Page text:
Besides seasoning your food well, one of the best ways to apply flavor is to marinate. The great thing is you can marinate vegetables, fishes, meats, heck, even some fruits. Yes, you can marinate fruits & vegetables — but we will cover both later down the road. Depending on the marinade and how much flavor you either want or have time to achieve, a marinade can flavor meat or other items in as little as 30 minutes or up to 24 hours.
Since it’s almost summer and for most that is the main grilling season, we will now turn our attention to the humble grilled chicken. One of the biggest problems with chicken is that it can be really bland. Plus, if you season the outside too much and apply too much heat to the chicken you may burn the outside, leaving raw chicken, or it could intensify the seasoning you used — making it too spicy, too salty or too sweet to enjoy. This is where marinating comes in. You can get some of those same flavors to penetrate deep into flesh of the meat simply by placing it in the marinade for a little while.
What sort of things can you use in a marinade? Truthfully, the options are endless for what you can use. Let me give you a few examples. Don’t use this list as a recipe mind you, but just pick some items that sound good together.
For, Beef, Pork, Chicken:
- Rosemary — Just remove the leaves from the stem & place in your plastic bag or bowl for the marinade, lightly crushing the stem to release that essence of flavor from the herb, and toss that into the marinade as well.
- Salt and Pepper — Always use salt & pepper in a marinade, seasoning according to your tastes.
- Vinegar — A splash of regular balsamic, apple cider, and champagne vinegar can give some nice notes of acidity and sweetness to a marinade.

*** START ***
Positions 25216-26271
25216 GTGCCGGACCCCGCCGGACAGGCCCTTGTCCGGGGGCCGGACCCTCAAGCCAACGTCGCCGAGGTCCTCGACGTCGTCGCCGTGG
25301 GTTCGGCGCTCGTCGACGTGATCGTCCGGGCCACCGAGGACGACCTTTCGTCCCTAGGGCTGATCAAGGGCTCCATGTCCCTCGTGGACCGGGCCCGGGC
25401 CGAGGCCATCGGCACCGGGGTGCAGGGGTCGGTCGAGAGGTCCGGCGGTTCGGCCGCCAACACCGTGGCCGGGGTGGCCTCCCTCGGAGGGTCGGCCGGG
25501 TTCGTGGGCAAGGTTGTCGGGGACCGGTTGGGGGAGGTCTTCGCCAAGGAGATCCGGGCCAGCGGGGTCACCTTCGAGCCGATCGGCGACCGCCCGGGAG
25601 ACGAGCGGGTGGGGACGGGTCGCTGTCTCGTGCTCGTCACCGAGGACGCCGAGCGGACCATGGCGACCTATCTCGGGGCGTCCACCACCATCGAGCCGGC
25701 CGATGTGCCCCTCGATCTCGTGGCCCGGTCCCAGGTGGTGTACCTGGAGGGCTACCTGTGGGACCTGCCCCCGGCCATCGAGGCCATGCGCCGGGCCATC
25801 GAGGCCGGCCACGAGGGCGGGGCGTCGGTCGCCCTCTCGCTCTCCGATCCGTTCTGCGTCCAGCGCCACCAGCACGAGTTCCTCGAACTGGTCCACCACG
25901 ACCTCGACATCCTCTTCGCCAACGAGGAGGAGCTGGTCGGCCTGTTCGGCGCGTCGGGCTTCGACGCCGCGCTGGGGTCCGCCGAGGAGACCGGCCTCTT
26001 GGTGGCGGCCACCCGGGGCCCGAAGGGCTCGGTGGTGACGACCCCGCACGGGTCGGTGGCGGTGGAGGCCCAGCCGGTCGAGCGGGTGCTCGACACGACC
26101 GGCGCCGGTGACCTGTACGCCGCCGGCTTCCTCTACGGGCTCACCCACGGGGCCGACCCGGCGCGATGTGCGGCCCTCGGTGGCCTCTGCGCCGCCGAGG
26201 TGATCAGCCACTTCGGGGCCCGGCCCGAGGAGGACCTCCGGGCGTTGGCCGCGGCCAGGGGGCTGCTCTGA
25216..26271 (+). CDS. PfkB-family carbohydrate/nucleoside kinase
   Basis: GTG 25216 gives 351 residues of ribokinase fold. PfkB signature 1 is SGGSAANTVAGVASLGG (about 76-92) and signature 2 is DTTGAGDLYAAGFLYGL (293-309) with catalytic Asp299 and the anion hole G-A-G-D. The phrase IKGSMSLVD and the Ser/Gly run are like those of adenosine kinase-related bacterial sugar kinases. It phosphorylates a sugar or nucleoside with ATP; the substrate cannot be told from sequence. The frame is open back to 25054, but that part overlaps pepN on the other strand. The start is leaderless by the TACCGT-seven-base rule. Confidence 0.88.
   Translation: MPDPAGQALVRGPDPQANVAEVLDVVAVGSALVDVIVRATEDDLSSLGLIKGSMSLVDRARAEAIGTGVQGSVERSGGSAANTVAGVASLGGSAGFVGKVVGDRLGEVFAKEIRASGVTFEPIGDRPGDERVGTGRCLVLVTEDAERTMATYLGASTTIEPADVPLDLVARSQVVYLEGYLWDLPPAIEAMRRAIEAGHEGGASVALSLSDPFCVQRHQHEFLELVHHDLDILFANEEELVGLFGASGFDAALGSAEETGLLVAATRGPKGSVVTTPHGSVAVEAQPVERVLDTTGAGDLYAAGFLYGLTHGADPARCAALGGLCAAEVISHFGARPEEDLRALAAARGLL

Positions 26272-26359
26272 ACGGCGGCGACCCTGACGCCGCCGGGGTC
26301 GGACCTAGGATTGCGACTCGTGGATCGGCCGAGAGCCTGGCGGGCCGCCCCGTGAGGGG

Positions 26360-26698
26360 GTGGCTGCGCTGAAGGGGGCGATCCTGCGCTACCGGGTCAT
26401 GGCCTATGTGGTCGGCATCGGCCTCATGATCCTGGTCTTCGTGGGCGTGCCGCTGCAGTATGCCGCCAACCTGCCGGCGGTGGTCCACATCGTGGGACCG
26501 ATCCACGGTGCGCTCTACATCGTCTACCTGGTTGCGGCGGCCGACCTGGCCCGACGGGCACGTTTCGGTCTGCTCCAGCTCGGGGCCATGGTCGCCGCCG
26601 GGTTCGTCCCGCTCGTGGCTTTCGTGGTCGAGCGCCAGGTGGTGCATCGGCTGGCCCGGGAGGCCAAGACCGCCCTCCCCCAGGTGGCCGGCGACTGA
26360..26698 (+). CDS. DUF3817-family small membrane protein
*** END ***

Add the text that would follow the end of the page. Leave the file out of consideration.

- Crushed Garlic — I recommend just peeling a few cloves, smashing so the flesh starts to open and the oils will release, before tossing the cloves into the marinade. Use as many cloves as suits your tastes or the flavor you’re looking to achieve.
- Oil — Some types of cooking oils will work well for any marinade, such as olive, canola or grape seed oil.
- Spices — Anything will work, but I like paprika, garlic powder, onion powder, dried herbs and various spice mixtures depending on the type of meat you may be marinating.
- Dried Herbs (Basil and Oregano)
- Salt and Pepper
- A splash of wine
- Citrus — Note: When applying citrus, make sure you use enough to get a little flavor and only marinate for a short period, making sure not to leave your fish in the marinade too long as too much citrus can cook your fish — hello ceviche! We aren’t covering that in this post, but instead we’ll leave that one for another day. I always recommend finishing fish with some kind of citrus for maximum flavor, or if you feel your fish is under-seasoned.
Alright, now that we have covered the basics, lets talk application. Just throw everything in a bag and swish around until the seasonings dissolve in the liquid. If you don’t get it all don’t worry, you will get your chance to combine it all. Throw your protein in the bag with the marinade, seal it, set on a plate, and turn every 15 minutes for a 30-minute marinade or every couple of hours for a lengthier soak, which makes sure every part of the chicken gets covered. Oh, we are using skin on, bone-in chicken breasts, but you can use any of your favorite chicken pieces as well.
You can cook these with any application really, but I suggest the grill or oven. This allows you to make sure you can secure a proper, elegant cook and will help keep the meat moist.
Make sure you check the cooking times for the type of chicken you have selected, as these can vary.
For us, a bone-in, skin-on chicken breast will take about 30 minutes on the grill or in our oven. Remember to pull your chicken off of the heat a little bit early to let it finish cooking without drying out. Properly cooked chicken after resting should have an internal temperature of 165 degrees. I usually pull our chicken off the grill or out of the oven at about 155 – 160 degrees as it will finish during the rest period. Feel free to use a digital thermometer to check the internal temperature, or after it has rested go ahead and cut into the chicken and make sure you don’t see any pink and that the juices run clear.
After about 5-7 minutes on the grill your chicken should start to look like this.
You can also serve the breast off the bone if you prefer, which makes for a really nice presentation.
Chicken finished with a nice salad of arugula, green apples, spinach, mushrooms, and homemade balsamic of course.